The 'Genre' button allows you to scroll through patches by genre of music: all of the presets are based on a famous song or artist, and are designed to make your voice sound similar to the vocal of the song. They can be a good starting point for inspiration within a particular style, but I also found the 'Favourite' genre useful. Using the 'Favourite' button, you can easily add any current patch to this list, limiting the available patches to the Favourite list.
The 'Effects, 'Setup' and 'Mix' buttons let you craft the current patch using seven effect categories, as well as parameters such as the key for harmonising and the mix balance of effects. You can also assign each of the seven effect categories to activate when the 'Hit' button is pressed, for a nice effect boost in the chorus, for example.
The mainstay of other members of the VoiceLive series is their intelligent harmonising, which uses two voices in the VoiceLive Play. That's not quite as many as the VoiceLive Touch or Rack, but it will give you a three-part harmony. Since melodic harmony tracking is so dependent on either the 'Roomsense' mics or your song staying in a single key, I found the fixed-note harmonies to be the easiest to work with. Realistically, you won't be fooled into thinking that there are two more actual people singing, but once the sound is in a mix (and balanced subtly) the effect is more convincing.
As well as the karaoke-like MP3 sing-along mode, there's 'Practice' mode, which has a dedicated button. It's actually quite good fun, as you can see just how the pitch detection is working (as well as how far off-key you are) using the on-screen display. I don't tend to sing staring at my feet, though, so I balanced the pedal on a music stand in front of me to try this out.
Of course, nothing beats a bit of good old-fashioned passion in a performance, but the practice tool is quite a useful aid, and can give you an idea of how you may need to improve, as it tracks your 'problem notes' and whether you're usually sharp or flat.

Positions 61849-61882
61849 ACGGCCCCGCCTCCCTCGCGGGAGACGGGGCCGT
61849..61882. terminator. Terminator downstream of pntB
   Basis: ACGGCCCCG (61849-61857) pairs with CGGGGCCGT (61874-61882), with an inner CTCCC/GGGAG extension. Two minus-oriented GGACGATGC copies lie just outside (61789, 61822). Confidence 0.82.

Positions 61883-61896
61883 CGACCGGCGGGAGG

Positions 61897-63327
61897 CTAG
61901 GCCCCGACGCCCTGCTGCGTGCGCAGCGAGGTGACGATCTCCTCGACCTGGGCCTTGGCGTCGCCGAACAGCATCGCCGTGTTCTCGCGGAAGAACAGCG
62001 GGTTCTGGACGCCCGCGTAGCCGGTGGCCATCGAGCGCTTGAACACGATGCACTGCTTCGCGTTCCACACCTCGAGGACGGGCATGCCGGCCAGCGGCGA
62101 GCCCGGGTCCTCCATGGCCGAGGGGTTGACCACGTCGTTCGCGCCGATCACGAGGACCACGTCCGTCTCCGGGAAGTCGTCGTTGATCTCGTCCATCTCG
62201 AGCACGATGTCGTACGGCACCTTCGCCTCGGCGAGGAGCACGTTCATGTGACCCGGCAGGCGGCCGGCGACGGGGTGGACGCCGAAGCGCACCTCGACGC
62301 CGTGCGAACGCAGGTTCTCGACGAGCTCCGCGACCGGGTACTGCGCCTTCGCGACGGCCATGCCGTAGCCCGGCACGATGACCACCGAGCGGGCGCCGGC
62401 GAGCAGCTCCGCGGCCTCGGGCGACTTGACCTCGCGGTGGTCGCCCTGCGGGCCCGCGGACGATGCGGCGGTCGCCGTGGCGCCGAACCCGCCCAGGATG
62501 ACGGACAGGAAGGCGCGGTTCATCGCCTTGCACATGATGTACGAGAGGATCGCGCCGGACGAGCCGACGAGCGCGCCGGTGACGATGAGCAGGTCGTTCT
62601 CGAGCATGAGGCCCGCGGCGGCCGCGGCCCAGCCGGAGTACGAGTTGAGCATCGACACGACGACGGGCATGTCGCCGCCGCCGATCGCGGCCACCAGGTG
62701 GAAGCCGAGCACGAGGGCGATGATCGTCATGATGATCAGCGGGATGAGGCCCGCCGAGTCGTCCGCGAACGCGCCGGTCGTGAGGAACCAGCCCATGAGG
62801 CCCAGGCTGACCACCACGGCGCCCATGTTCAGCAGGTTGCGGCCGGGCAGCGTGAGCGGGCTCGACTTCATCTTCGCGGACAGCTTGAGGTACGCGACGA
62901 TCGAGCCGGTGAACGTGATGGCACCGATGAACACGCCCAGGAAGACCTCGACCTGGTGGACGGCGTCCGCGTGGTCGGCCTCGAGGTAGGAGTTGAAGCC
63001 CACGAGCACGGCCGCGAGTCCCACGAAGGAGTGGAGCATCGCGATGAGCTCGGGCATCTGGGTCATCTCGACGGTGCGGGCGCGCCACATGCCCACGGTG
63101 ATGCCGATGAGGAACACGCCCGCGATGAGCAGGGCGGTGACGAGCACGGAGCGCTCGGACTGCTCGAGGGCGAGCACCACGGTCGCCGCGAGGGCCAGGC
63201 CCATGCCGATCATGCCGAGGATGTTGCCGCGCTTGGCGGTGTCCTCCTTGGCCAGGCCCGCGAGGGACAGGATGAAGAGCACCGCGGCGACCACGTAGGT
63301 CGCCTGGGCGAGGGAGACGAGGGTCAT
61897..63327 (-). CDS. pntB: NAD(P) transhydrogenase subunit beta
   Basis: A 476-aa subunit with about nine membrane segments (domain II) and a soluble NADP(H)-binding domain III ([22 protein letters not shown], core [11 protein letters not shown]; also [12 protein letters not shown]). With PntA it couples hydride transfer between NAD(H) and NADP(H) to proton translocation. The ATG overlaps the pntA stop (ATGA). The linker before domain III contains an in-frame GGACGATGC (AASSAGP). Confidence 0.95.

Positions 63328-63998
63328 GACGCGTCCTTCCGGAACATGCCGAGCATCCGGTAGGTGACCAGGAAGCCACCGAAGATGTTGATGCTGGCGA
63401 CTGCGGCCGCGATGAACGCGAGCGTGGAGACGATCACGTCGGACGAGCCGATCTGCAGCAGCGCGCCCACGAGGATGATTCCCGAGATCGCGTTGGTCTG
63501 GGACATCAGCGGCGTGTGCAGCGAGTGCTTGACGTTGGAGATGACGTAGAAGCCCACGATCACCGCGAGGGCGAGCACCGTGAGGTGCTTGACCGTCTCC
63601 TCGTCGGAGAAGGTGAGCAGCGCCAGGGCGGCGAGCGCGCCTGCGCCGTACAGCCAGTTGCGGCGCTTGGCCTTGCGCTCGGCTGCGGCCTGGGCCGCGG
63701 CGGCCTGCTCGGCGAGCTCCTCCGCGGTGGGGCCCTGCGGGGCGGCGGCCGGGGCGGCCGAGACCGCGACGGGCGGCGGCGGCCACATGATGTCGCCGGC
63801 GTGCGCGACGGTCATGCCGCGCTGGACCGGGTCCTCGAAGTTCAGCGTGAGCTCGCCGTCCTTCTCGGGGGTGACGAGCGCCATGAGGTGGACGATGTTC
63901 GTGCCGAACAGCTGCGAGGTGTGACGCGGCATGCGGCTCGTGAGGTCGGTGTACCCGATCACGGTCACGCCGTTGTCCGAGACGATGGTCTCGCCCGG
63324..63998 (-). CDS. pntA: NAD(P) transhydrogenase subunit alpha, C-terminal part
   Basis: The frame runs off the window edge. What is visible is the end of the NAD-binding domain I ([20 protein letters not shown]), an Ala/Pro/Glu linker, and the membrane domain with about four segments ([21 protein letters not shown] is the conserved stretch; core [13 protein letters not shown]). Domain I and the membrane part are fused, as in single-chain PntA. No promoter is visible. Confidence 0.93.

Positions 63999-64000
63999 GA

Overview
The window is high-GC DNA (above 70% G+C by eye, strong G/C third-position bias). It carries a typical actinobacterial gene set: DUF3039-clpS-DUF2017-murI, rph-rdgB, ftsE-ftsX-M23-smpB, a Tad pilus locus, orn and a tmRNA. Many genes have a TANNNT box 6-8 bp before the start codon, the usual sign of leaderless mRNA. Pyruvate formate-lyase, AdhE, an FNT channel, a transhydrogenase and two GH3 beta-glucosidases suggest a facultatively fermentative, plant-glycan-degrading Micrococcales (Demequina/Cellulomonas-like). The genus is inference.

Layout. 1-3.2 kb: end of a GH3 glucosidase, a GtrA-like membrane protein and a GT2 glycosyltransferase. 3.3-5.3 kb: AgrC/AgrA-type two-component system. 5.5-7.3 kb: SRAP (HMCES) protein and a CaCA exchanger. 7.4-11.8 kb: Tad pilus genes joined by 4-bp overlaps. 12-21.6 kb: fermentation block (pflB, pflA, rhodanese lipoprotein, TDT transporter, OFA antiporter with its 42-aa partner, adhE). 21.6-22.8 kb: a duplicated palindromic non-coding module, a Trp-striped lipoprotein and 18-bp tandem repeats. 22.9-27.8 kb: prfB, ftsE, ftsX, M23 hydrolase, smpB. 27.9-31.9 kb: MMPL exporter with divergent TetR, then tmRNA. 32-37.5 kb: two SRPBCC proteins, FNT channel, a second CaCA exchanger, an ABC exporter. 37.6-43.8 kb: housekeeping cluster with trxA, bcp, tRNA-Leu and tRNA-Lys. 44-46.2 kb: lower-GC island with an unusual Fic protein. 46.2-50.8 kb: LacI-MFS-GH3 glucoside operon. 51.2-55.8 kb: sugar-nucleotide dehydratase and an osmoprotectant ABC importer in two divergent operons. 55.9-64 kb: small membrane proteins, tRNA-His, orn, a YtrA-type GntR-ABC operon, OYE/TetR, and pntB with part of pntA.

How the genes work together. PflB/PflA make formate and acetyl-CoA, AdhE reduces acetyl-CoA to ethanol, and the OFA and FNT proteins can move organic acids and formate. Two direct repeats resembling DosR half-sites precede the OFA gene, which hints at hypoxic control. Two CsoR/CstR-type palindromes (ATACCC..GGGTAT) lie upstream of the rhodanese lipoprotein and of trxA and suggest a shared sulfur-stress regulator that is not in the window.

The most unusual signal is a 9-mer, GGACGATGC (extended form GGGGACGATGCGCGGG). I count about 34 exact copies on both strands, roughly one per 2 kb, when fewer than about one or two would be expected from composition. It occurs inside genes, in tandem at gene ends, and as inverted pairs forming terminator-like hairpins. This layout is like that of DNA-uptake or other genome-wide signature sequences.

The VoiceLive Play occupies a nice spot in the TC Helicon range: it offers a lot of different processing options for the live vocalist, but is sufficiently robust that you won't feel worried about using it in the average venue. Compared to some similar products, it doesn't look at all out of place alongside guitar pedals, amps and other such stage gear, and the footpedal control works well.
Aside from using the 'Favourites' genre to tag a playlist quickly, I found the genre selection useful only as a starting point. This feature, combined with the MP3 vocal removal, were a bit too 'karaoke' for me, though they might find some use with other less experienced users who are looking to learn to make a chart pop sound with no fuss at all.
As with most processors of this kind, successful use in a real-world situation relies on you preparing your patches beforehand. You'll be able to use the VoiceLive Play's software to shuffle patches around and put them in the correct order for a set-list, after which you'll have one or more named patches for each song. Using the Hit control for a boost is a perfectly natural feeling, too, like kicking a guitar distortion pedal for a big chorus.
If you like the idea of the processing in units like the VoiceLive Touch and Rack but don't want to spend quite so much, the Play is a robust way of acquiring this type of a sound for less cash. The hard-tune mode and the noticeably digital sound of the doubling and harmonies are especially suited to urban, chart pop and electronic music, while singer-songwriters will be likely to find the subtler effects and a lower mix of harmonies useful, since a less obvious effect sits much more comfortably in the mix.
Despite the fact that it's more limited than some other models in the range in terms of customisable effects, I found the footpedal format easy to use when actually singing. Although the VoiceLive 2 and its 2 Extreme stablemate provide both greater and more direct control over tone shaping and effects, the Play rewards careful programming beforehand and — most importantly for a singer lost in a performance — keeps things simple on the stage.
As well as other products in TC Helicon's VoiceLive range, alternatives include Digitech's Vocalist Live series, which are a direct competitor in the footpedal vocal effects market.
Be sure to check out the reviews of the VoiceLive Touch and Rack in SOS October and December 2011 respectively.